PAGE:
Let's Make Robots!

Nano Sumo (Electronics)


 

I give you the Nano Sumo bot, a collaborative project between myself and Gary. View Gary's post on Mechanics here

I think this bot "is" many things. Smallest robot using the Arduino bootloader ? Smallest robot with a microcontroller on LMR? Best use of Solarbotics Planetary Gear Boxes? 

At the heart of the Nano Sumo is my custom designed micro-controller. It uses a Atmega-328 with a Arduino bootloader programmed into it via the on board ICSP socket. It also has a FTDI programming port for programming it with the Arduino IDE. It measures 21mm x 23mm and has 3 analog inputs, 2 PWM outputs, and 4 I/Os. The PCBs were made by Seedstudio. The Eagle files are available for download here.


                                                       


                                                     

 

The pin layout is designed to mate perfectly with the Sparkfun 1A Dual Motor Driver. The outputs of the Nano’s micro-controller board plug directly into the inputs of the motor controller. This allows for the control of 2 motors with PWM for speed control and breaking. The only other needed connection is a wire providing power to the motor controller.

                                            

The power source is provided by a single 50mAh 20C li-poly battery. this provides the system with 4.2v when fully charged and can supply up to 1A. A female connector was added on the end to mate with a male connector on the bottom of the micro-controller and on the charger.

                 
                 

 

A charger had to be built for this battery. The charger i built uses a Maxim 1555 Li-poly charger IC. It has a LED status light to show that the battery is charging. The charging is powered by a 4 AA battery pack so there is no need to be near a wall outlet to charge. The circuit was completely built on a Sparkfun breakout board (seen as the red PCB in the picture)

                

 

There are 2 sensors on the Nano sumo robot. One is an analog reflectance sensor and the other is a digital obstacle detector. The analog sensor is your common line sensor that can sense black and white. This sensor is used to stay in the sumo ring, because if you leave the ring, you lose. The obstacle detector is a very tiny digital sensor that gives either a 1 (no obstacle detected) or 0 (obstacle detected) reading. This is a surface mount sensor that does not come assembled. I soldered it together with no problems, but it was not easy. The sensor has a range of 6 inches, which is just about right for this class of sumo.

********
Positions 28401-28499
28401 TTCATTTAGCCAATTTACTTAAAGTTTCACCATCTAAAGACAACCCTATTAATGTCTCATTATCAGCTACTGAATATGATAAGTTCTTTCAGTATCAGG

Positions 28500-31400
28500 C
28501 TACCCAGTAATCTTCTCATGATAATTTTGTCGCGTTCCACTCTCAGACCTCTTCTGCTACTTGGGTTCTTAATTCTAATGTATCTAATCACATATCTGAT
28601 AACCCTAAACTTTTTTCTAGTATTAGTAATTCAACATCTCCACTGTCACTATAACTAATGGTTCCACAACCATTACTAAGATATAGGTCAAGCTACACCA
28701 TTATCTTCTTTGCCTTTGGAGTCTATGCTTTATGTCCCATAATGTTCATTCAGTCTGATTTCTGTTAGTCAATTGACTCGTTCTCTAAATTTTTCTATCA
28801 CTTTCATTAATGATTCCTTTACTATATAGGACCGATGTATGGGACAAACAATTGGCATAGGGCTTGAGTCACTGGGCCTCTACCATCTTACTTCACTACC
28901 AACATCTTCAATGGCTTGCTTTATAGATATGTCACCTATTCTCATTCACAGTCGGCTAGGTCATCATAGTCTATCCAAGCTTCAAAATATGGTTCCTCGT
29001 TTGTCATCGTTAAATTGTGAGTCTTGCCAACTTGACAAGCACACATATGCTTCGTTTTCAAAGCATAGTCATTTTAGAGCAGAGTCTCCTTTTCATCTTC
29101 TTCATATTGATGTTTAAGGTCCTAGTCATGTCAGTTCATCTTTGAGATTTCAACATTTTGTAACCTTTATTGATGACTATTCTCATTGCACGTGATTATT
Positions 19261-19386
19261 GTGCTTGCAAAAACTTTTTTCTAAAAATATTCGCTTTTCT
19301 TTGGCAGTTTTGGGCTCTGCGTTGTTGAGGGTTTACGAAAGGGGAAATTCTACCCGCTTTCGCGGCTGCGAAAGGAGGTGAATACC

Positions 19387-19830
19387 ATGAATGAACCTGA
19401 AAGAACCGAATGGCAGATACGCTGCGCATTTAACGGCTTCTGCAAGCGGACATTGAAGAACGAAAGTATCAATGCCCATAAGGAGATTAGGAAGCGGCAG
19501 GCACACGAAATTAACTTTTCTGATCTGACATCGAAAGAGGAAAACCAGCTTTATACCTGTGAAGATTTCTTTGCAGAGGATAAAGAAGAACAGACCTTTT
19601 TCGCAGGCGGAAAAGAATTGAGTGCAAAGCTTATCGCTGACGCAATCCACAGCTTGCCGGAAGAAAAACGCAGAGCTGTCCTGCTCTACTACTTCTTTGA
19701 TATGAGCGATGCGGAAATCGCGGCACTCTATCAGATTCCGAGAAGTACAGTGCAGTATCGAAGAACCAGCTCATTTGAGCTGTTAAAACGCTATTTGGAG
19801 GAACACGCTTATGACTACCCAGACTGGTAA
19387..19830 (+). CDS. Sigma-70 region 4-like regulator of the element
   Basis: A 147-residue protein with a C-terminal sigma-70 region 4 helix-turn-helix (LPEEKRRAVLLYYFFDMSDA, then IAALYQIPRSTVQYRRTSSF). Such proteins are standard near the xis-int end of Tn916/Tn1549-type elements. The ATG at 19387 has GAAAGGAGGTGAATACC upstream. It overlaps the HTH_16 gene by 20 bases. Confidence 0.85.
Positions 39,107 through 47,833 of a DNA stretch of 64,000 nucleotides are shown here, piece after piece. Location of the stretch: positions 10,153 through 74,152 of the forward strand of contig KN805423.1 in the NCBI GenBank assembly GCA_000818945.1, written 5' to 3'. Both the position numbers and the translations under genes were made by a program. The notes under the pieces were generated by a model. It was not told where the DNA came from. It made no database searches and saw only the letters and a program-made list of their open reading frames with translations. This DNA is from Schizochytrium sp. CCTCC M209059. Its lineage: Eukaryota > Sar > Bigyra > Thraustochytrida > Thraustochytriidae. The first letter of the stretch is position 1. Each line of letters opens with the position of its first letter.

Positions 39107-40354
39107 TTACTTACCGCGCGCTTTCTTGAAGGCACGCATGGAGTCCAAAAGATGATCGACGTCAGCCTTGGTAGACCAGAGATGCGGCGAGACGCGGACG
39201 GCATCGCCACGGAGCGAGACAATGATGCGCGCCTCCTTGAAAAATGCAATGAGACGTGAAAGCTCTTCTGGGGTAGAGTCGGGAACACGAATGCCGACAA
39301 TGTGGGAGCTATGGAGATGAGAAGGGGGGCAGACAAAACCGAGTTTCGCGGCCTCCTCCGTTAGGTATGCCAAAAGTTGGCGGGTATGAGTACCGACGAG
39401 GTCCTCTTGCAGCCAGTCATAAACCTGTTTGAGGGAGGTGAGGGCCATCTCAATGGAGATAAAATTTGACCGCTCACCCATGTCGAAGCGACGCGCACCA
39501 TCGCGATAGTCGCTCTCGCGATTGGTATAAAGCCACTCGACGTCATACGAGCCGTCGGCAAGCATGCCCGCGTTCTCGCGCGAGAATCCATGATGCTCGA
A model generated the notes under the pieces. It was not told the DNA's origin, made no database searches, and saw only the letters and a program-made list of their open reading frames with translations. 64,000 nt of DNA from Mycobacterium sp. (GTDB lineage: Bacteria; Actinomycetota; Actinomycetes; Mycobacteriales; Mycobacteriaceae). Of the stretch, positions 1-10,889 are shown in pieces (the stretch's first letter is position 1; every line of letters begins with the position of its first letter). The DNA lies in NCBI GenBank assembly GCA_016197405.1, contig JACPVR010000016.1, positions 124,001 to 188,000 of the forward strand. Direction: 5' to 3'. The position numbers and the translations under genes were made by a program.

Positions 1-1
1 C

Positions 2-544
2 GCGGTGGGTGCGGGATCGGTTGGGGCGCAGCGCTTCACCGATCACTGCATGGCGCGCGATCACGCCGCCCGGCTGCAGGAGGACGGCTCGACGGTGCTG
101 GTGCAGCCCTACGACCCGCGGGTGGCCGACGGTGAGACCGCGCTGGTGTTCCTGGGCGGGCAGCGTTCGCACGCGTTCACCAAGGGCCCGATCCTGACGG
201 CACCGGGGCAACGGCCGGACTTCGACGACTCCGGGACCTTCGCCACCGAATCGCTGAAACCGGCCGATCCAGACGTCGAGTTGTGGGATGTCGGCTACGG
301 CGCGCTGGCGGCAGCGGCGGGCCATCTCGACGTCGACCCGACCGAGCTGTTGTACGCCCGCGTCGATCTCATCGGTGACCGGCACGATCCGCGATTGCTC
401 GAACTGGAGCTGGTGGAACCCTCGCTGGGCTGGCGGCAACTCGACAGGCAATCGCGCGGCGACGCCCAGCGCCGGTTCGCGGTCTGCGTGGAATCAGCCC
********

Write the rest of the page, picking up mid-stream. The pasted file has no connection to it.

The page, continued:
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I have no hot air rework station, i might have to look up how to do it with out one.

It wasn't done with a hot air rework station...  :) just a good ole soldering iron.

http://www.youtube.com/watch?v=1gE7bXaqfu0&feature=related

Looking further, I thnk this is the stuff the guy used...

http://www.chipquikinc.com/

http://www.youtube.com/watch?v=7kyaz4Zrd78&feature=related

and what makes it nice is you know you can get it for cheap.....

http://parts.digikey.com/1/parts/956782-removal-kit-components-smd-smd1.html

Brill Team work there lads :-

These should go into mass production.............. guys..........really guys.

Amazing nano size and compact construction - speed and agility......... it has it all.

I agree that this is a marketable. Most people won't want to do the assemply and solder reflow stuff. If a manufacturer could be contracted to produce them, I think the cost for quantities could be acceptable. It is especially beneficial that it interfaces directly with a popular motor driver board.

This tiny robot is awesome and if its not possible to sell it please, please make  a how to tutorial on how to make the mechanics

and the electronics so others can make it too.

Great Work.

These are very cool!

 

U used the the same motor driver as my robot. TB6612FNG breakout right? if so how would You rate it?

It was perfect for this application because it was so small and had a good pin lay out that i could design the board around. PWM pin is great too. I would consider using it on some future small robots.

I used it because it fit the bill & it does the job well

As soon as I saw this I thought it would be pretty sweet to see this kit in a shop, it sound simple enough for beginners if all the SMD bits are already soldered.

 

Great job :)